The Piedras Bola Silver Mine, located in Jalisco’s Sierra de Ameca, is named after a giant stone ball lying just outside its entrance. In 1967, the former superintendent of the mine, Ernest Gordon, was shown five more huge stone balls in the hills above the mine, prompting him to place a telephone call to archaeologist Matthew Stirling in Washington, D.C.
Stirling — a pioneer who headed the Smithsonian’s Bureau of American Ethnology for several years and is known for his discoveries about the Olmec civilization and for being an early advocate of the idea that they predated the Maya — had published reports of granite balls he had found in Costa Rica, sculpted by human hands centuries ago.
The balls that Gordon had found in Mexico appeared to resemble the ones studied by Stirling. “These are six to eight footers,” Gordon told Stirling, “so perfectly rounded, they seem to be manmade.”
In December of 1967, Gordon led him to the site on top of the mountain where the balls sat, 65 kilometers west of Guadalajara, in Ahualulco, Jalisco. Today, it’s a nature reserve and park.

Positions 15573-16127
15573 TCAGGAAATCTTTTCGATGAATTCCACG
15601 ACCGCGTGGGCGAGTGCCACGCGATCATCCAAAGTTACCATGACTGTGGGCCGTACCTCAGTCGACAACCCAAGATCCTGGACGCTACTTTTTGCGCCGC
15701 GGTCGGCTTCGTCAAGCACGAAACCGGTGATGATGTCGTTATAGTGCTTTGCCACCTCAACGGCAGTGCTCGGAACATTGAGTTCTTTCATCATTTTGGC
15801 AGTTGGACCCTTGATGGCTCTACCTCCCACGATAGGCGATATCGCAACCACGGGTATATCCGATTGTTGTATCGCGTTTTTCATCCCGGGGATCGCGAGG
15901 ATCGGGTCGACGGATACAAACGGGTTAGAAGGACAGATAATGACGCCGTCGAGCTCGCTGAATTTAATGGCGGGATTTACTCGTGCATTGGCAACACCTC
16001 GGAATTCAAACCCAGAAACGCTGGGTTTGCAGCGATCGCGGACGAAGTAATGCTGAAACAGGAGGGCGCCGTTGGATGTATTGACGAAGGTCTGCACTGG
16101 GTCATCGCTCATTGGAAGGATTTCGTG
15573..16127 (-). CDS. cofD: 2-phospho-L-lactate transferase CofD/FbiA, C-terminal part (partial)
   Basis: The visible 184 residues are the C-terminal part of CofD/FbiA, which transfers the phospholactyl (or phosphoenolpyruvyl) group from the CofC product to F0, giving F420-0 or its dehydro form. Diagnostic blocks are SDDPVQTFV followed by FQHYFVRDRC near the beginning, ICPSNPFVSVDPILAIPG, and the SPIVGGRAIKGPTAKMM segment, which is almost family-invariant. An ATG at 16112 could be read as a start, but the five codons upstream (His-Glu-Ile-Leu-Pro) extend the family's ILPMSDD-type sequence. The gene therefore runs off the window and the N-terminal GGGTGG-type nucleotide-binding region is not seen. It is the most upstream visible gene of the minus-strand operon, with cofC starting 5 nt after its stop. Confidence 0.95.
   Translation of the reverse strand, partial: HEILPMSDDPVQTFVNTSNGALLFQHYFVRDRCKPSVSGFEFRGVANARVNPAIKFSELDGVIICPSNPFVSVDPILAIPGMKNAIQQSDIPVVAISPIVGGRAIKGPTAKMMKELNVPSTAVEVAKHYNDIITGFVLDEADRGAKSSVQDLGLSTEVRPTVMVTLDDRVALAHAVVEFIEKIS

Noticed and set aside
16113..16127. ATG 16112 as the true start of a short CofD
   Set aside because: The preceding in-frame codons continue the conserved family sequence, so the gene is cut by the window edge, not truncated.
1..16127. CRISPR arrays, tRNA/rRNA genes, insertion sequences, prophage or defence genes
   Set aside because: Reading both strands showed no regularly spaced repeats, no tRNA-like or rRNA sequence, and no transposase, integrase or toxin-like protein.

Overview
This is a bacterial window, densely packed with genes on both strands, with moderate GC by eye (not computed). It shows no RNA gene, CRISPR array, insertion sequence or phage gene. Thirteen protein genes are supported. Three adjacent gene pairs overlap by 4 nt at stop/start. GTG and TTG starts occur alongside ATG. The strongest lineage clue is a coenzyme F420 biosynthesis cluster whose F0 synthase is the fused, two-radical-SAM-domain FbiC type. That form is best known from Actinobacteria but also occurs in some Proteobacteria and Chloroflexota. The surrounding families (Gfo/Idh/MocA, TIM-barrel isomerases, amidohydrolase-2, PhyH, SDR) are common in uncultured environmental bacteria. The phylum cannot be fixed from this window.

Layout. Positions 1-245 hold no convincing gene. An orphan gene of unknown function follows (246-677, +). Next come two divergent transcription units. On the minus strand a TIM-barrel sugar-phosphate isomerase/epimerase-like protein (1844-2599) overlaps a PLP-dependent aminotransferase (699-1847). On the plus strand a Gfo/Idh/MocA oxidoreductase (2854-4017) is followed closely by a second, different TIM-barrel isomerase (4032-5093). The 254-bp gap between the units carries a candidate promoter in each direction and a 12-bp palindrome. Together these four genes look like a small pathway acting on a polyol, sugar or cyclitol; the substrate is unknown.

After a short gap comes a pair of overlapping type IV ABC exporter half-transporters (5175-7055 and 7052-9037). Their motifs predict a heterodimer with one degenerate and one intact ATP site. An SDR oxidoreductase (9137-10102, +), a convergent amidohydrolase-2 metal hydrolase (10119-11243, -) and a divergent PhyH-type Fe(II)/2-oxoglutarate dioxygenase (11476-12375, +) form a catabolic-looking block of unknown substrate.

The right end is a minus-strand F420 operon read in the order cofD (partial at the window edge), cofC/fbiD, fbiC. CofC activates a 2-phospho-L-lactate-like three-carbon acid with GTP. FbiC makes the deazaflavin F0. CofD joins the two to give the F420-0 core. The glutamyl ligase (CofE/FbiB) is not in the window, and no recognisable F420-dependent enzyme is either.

“Such great numbers surely indicated natural formation,” wrote Stirling in an article in the August 1969 issue of National Geographic.
For the article, Nat Geo asked USGS geologist Robert L Smith to explain just how Mother Nature had formed all those nearly perfect spheres. The word of a scientist was definitely needed since the best that local legend could come up with was that these hills had once been inhabited by giants and the Piedras Bola had been their canicas (marbles).